Shopping in a big city can be overwhelming and travelers have different tastes: fans, furs, fifties funk. Lauren Aloise, our writer from Madrid makes whipping out the credit card easier by narrowing down the thousands of choices. Madrid has a really efficient Metro to get you from neighborhood to hood.
By Lauren Aloise
Just thinking about going out shopping in Madrid is enough to make me cringe. In a city filled with the best in big name shops as well as the quirkiest and most exclusive small boutiques, it’s hard to know where to even begin a day of shopping. But after living here for two years, I think I might finally have it down, or at least I’m getting better! Check out my picks for shopping by barrio, with this helpful Madrid shopping guide.
Centro (Metro Sol, Opera, or Gran Vía)
The city center is the easiest place to recommend for shopping, as it has nearly everything you’d need to buy in only a few blocks radius. Starting in the Plaza de la Puerta del Sol, take any of the streets stemming off of the square to uncover shop after shop of catchy souvenirs, clothing stores, shoes, and more.
In this area of town you’ll find everything from official football gear to “Made in Spain” leather goods. Most of the shops are in the cheap to middle price range, and popular Spanish clothing brands like Zara and Mango (which are generally less expensive here in Spain) are a popular choice among visitors. You’ll also be able to stop at the well known all-in-one department store, El Corte Inglés, where you’re guaranteed to find something that you didn’t realize you needed!
Barrio de las Letras (Metro Antón Martín or Sevilla)
In the charming literary quarter only a short walk from Sol plaza, you’ll find yourself surrounding by small boutiques and pop up shops. Need a pair of custom made flamenco shoes? Calle León is the place to go, while if you are looking to stock up on Spanish delicacies such as wine, ham, and olive oil, check out the Mercado Antón Martín for a wide selection of delicious Spanish goods.
Malasaña (Metro Gran Vía, Callao, Tribunal, or Bilbao)
Known locally as the city’s alternative neighborhood, Malasaña is more than cute cafés and gin bars. Here you’ll find all sorts of shops, dedicated to everything from vintage clothing to artisan liquors. This is definitely the neighborhood to check out if you are looking for a one of a kind gift or souvenir.
La Latina & Lavapiés (Metro Lavapiés, Tirso de Molina, or La Latina)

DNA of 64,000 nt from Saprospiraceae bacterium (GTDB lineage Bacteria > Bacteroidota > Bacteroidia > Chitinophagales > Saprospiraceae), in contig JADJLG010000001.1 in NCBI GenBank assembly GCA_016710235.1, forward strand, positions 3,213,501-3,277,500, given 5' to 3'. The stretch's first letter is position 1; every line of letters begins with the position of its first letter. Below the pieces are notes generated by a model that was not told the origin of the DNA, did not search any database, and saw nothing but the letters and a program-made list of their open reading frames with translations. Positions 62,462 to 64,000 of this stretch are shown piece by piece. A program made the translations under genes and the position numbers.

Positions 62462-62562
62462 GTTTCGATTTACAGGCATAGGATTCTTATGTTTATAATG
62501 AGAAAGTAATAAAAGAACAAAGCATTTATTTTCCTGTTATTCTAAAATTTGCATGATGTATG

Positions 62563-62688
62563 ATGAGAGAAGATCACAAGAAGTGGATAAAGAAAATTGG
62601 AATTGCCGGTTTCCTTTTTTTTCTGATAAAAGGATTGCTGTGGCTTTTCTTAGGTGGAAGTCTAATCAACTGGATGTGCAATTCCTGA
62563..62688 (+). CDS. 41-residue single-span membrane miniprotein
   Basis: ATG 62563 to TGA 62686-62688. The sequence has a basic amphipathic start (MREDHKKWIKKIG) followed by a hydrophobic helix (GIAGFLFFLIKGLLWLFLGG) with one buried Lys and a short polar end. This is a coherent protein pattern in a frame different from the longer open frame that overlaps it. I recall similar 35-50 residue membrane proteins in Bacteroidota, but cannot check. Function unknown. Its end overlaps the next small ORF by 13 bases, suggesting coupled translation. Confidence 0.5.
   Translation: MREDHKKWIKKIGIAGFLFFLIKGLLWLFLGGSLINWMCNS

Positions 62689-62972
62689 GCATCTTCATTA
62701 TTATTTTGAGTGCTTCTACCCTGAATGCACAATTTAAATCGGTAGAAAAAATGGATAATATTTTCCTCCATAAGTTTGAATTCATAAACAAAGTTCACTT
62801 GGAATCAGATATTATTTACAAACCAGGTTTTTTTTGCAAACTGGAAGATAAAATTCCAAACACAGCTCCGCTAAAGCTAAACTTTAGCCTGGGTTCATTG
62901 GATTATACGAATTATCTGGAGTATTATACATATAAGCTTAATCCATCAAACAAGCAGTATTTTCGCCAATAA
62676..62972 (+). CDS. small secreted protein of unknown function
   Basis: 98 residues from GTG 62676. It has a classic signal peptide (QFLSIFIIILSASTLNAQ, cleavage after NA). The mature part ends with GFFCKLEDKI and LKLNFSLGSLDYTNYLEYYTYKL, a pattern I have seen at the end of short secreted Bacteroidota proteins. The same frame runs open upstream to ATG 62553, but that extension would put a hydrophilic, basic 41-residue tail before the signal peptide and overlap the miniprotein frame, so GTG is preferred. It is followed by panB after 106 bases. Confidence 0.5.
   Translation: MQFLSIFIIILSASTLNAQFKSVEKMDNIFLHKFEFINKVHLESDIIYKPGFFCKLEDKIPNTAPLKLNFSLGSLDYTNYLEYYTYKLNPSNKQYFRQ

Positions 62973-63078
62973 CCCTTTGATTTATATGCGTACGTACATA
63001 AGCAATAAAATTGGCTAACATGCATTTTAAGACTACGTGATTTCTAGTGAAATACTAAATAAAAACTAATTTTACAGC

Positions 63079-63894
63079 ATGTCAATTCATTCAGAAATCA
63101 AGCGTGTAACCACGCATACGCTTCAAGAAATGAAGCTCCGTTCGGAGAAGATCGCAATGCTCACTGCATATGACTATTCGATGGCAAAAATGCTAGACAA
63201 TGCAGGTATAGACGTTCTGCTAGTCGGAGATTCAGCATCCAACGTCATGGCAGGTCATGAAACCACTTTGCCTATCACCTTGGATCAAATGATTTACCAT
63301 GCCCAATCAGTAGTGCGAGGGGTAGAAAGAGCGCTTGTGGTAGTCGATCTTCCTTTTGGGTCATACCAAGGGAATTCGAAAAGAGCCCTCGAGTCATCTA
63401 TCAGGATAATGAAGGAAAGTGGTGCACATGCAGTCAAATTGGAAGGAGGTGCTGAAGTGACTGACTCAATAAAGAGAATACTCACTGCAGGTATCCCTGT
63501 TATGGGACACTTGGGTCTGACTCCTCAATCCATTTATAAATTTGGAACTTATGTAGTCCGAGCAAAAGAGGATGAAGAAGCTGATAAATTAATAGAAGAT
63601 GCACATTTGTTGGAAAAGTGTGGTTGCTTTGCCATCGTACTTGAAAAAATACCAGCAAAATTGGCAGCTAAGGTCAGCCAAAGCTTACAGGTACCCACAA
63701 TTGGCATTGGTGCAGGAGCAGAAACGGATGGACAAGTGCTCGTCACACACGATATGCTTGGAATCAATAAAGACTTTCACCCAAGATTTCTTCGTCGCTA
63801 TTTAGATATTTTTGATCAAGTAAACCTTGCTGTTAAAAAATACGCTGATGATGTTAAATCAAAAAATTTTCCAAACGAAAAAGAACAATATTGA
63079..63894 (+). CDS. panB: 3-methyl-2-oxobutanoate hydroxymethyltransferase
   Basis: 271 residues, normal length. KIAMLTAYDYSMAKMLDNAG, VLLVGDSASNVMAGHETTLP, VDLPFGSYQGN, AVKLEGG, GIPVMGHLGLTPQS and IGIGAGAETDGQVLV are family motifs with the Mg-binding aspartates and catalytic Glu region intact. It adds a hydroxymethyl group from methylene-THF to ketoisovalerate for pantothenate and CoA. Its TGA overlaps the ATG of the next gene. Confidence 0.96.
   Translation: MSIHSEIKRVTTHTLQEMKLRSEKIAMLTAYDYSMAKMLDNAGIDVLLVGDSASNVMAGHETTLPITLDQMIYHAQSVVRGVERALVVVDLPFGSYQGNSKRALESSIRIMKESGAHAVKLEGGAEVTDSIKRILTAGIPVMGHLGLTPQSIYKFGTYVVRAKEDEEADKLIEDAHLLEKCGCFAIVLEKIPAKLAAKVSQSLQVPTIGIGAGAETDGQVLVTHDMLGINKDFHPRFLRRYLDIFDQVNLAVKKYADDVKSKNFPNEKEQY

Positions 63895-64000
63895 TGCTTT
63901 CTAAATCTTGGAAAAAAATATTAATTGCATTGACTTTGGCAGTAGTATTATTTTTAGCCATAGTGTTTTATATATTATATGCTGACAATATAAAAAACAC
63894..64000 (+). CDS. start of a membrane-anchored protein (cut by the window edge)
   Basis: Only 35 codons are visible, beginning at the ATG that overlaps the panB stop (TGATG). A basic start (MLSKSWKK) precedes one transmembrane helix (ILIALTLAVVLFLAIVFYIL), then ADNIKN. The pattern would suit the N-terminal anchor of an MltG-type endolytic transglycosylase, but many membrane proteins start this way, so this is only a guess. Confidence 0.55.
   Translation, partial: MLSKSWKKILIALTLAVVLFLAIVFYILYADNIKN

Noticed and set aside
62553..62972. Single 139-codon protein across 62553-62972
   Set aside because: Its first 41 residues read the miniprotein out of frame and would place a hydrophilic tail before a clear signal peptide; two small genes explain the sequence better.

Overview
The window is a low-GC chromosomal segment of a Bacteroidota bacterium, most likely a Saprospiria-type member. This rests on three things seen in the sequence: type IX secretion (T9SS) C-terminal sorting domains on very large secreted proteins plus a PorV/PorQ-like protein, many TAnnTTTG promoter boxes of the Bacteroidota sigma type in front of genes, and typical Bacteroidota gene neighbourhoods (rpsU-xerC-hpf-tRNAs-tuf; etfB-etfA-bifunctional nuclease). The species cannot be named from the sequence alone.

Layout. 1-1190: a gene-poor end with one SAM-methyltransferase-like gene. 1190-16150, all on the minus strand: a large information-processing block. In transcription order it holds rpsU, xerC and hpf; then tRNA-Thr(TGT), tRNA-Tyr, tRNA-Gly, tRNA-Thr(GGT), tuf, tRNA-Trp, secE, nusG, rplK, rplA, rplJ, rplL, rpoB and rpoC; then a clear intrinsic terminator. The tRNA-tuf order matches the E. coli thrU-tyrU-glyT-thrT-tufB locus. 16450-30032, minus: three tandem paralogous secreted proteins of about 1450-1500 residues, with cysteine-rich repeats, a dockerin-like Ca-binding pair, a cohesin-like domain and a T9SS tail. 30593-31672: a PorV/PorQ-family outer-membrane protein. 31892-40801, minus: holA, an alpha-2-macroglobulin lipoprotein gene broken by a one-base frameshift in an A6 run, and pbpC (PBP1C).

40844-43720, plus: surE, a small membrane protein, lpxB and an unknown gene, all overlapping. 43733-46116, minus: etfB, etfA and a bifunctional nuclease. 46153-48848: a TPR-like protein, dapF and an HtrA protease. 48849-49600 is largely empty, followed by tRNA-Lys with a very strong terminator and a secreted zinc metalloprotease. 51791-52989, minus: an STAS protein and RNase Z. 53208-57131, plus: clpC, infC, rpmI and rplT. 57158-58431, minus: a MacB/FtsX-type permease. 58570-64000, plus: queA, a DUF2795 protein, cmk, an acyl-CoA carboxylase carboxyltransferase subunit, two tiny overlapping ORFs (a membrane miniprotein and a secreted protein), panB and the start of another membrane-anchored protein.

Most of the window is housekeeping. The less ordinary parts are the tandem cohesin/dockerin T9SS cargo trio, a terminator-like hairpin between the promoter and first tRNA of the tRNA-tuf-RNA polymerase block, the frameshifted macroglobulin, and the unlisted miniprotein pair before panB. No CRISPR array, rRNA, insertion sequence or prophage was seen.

Every Sunday this old neighborhood comes to life for the Rastro Flea Market— one of the oldest and largest weekly flea markets in all of Europe. Barter your way through the narrow streets as you find everything from knock off souvenirs to antique Spanish furniture. The side streets are where the true treasures are, so make sure to save time to wander.
During the week the Rastro isn’t open, but many of the brick and mortar shops selling antiques and art are. It is a great time to come back and leisurely window shop, as you don’t have to compete with the crowds.
Barrio Salamanca (Metro Goya, Serrano, Velazquéz, or Principe Vergara)
Known for its “Golden Mile” of designer brand shops, the Salamanca neighborhood has a reputation for luxury. Known for big names such as Versace, Manolo Blanik, and Tiffany’s, the area’s most exclusive shops aren’t easy on the wallet, but promise quality and comfort.
I tend to keep off the main drag, and prefer to check out the many small side streets that make up this enormous neighborhood. Tucked away as a backdrop to the big brands, I’ve found some hidden treasures where the prices are just right.
Madrid is an enormous city and, like any sprawling metropolis, you could simply lose yourself among its many shops. My advice is to chose a neighborhood or two that spark your shopper’s interest, and combine your guilty pleasure with some of the many other things to do in Madrid.
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Originally from small-town Massachusetts, Lauren Aloise always planned on trading cold, rural winters for the buzz of a big city. Currently going on her fourth year under the Spanish sun, she lives happily in busy Madrid where she runs Madrid Food Tour and writes about travel and expat life at Spanish Sabores. She appreciates fantastic cuisine and the high quality ingredients found in any Spanish kitchen, and when not writing is surely out for a tapa and a glass of Spanish wine.